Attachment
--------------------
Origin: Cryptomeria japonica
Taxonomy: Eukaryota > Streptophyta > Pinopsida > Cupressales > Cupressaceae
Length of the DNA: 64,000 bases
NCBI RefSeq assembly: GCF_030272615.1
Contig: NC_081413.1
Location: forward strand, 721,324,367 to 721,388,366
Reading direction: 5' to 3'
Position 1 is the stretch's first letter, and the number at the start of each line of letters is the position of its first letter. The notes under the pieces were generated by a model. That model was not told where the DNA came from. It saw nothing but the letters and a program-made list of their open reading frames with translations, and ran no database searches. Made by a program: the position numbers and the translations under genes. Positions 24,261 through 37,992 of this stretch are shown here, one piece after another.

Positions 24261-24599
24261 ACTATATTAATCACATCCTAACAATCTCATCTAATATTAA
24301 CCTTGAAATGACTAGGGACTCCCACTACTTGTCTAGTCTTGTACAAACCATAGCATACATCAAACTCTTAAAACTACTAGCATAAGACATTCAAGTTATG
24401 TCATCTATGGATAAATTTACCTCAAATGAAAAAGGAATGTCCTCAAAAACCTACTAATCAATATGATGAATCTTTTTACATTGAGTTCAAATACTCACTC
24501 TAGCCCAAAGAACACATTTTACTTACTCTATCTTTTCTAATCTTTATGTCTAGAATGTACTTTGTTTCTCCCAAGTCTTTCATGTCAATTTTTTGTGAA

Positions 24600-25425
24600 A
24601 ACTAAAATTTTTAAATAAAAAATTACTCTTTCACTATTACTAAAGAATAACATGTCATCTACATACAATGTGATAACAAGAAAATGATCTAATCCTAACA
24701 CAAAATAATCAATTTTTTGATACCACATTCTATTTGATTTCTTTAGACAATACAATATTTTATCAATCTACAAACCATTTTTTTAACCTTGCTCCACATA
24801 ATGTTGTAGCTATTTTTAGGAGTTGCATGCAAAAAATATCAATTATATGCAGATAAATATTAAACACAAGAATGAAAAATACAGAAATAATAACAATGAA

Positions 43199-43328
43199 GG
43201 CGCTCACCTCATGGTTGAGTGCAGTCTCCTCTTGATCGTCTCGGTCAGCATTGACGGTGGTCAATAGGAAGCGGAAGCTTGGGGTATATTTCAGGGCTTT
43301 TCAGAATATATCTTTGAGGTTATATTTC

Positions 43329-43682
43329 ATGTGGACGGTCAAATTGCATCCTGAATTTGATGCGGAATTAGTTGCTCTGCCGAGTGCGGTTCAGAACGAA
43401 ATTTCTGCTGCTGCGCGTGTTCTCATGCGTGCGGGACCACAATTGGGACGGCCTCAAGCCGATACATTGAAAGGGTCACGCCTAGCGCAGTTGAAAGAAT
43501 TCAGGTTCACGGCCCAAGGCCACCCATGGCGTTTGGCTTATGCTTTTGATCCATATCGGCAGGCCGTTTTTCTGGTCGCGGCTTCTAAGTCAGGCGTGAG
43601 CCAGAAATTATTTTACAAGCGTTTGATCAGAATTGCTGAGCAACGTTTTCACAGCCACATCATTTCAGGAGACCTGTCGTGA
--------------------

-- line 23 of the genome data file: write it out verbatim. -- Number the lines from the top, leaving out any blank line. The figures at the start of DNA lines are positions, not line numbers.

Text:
Positions 43329-43682